Interested in Studying Art History? Start Here
A question that I get asked a lot is: “How do I get started in learning about art history?”
In my experience, most people who develop an interest in the history of art have usually had their curiosity kindled by a meaningful interaction with a single work of art or perhaps the work of a specific artist.
As this initial interest develops, they begin to read articles and browse through books. The kinship with the world of art deepens, but along with it comes a sense that the history of art is complicated, perhaps even confusing. All too quickly, disorientation begins to bite.
This is a common experience. I actually think it is probably the most healthy way to begin looking into art history. Why? Because an interest that begins with a personal connection lays the strongest foundations possible. A love of an individual work or artist can instigate a lifelong passion.
Now to get to the heart of the question: where does a beginner actually begin?
Connect your first passion with a wider setting
My first piece of advice is to return to your first passion and try to understand its place in the wider context. Perhaps it was a painting by Monet, perhaps it was a Greek sculpture you saw in a museum, or perhaps it was an abstract painting from the 20th century by someone like Mark Rothko.
Wherever your initial spark began, my advice is to start there. Read around the artist. Learn about the subject matter of their work. Learn a bit about their life and which other artists they were friends with and so on. It is amazing how quickly you can begin to make connections. And sooner or later, connections turn into knowledge.
Structuring your study
A test of whether your study process is well-structured or not is if you actually retain the material you take in. It’s fairly easy to sweep up masses of information; it is less easy to digest it and mentally assemble it into a meaningful body of learning.
One useful way of looking at the history of art is to view it as a series of turning points. The Italian Renaissance is one such turning point. The advent of Modern art is another. These turning points are excellent places to focus on in order to build up a general structure. I would start with five of the major turning points in the history of Western art:
Get your bearings with these terms and get to know some of the key artists associated with them. For instance, the period known as Baroque might be described in the following way:
Covering the years between around 1600–1730, Baroque art and architecture combined the classical idealism of the Renaissance with a greater emphasis on drama, with artists seeking to evoke emotional states, using strong colour schemes and employing swirling spirals and upward diagonals. Heavily sponsored by the Catholic church, Baroque art was intimately related to the Counter-Reformation movement. Key artists included:
Peter Paul Rubens 1577–1640
Gian Lorenzo Bernini 1598–1680
Diego Velázquez 1599–1660
In time, you may well come to question the validity of these turning points and wonder if they are, in fact, more like constructs of the field of art history rather than entirely accurate descriptions of what actually happened.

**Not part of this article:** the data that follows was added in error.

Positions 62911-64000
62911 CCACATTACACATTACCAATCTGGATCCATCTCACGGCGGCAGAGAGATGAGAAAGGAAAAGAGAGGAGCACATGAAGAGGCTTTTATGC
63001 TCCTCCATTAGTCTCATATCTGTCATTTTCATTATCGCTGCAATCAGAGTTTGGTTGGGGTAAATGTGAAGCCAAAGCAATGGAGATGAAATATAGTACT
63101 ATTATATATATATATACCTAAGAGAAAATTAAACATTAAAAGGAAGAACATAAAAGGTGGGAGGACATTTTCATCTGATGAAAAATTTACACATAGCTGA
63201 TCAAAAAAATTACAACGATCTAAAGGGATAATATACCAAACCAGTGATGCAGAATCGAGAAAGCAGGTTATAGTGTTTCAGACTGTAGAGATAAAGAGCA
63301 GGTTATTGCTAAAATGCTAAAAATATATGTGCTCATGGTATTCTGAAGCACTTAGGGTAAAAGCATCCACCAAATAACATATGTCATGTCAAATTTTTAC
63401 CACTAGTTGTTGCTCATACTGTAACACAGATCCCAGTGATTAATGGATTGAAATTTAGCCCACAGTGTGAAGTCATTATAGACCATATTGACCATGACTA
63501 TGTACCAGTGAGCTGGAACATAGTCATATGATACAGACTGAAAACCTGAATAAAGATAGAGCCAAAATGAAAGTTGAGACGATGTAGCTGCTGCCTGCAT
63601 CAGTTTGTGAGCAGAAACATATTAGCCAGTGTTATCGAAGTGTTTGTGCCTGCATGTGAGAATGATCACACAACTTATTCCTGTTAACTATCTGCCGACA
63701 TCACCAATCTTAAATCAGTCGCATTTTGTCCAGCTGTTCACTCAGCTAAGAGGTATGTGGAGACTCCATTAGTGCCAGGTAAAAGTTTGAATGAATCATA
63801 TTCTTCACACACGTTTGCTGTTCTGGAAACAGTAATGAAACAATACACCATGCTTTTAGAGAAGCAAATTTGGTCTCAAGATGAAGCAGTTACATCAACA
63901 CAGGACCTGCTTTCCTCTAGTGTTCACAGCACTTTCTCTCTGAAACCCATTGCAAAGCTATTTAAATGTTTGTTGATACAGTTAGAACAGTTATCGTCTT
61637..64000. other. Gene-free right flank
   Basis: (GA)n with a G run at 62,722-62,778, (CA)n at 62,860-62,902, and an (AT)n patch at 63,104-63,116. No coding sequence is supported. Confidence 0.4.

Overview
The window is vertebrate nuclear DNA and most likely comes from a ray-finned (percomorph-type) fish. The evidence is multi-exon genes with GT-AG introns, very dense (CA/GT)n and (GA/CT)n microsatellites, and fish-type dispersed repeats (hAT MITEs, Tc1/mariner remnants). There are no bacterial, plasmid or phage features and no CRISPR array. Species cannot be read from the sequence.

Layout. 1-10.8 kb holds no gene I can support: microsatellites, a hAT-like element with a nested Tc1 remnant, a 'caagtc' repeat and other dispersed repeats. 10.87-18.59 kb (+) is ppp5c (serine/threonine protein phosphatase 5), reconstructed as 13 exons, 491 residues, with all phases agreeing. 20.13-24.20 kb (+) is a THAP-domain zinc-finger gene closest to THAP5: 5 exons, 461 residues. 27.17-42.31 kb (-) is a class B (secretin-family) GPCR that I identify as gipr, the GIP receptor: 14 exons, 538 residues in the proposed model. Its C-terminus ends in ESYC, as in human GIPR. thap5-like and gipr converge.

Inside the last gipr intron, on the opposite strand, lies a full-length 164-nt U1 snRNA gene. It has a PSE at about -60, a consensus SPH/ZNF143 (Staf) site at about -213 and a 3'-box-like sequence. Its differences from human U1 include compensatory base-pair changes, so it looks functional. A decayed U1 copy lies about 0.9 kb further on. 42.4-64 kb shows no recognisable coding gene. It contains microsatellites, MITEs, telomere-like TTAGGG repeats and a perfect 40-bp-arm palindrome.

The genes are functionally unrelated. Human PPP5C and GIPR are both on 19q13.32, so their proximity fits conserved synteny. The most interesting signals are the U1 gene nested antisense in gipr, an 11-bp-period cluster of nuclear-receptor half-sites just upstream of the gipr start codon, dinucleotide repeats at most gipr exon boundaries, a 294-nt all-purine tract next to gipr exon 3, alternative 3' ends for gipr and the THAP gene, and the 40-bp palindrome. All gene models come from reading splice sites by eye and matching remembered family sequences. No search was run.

But you’ve got to start somewhere. It’s a bit like geography: there are countries and territories on the map. First you must learn where these territories are and the shape of the borders between them. Only later do you begin to probe the history behind them and come to see that countries — just like categories in art — are often the result of debates, power struggles and the strange vicissitudes of history.
Which do you want to be? A specialist or a generalist?
Like so many other fields of study, in art history you can become either a specialist or a generalist. A specialist will focus in on a particular area and, like a deep-sea diver, swim to the lesser-charted depths. A generalist stays closer to the surface. Since they have their eyes raised to the horizon, they have the benefit of taking in a wider view.
Over the years, it’s fairly clear to me that I’ve become a generalist in my studies. I can’t say it was intentional, except that I do prefer to look widely so I can see as much as possible. I think it’s because I enjoy too many things to ever want to concentrate on one of them solely.
It wasn’t always this way. When I first studied the history of art, my final dissertation was fairly specialist. The title of the work was: An analysis of how and why painted gestures of prayer in fifteenth century Italian frescoes in the traditions of Franciscan and Dominican art served the very different preaching missions of each Order.
Dissertations tend to be specialist. I remember my tutor encouraged me go narrower and narrower with my subject in order to enable me to dig deeper into a single topic. I’d respond to her with a new subject title, and she’d tell me again to go narrower. Her message was a wise one: cast your net too wide and you’ll never get to the bottom of anything.
Nonetheless, since then I’ve returned to a more generalist view. I like to learn about as much as I can, from Modern art to Buddhist sculpture, from Greek architecture to Post Impressionist painting. My tutor was right in one sense, that when you are general it’s difficult to narrow down your points of reference. Still, I like to look wide. It’s up to you how you take your studies forward. I hope this guide has helped.
My name is Christopher P Jones and I’m an art historian, critic and the author of How to Read Paintings. (Click link for Kindle, Apple, Kobo and other e-reader devices).
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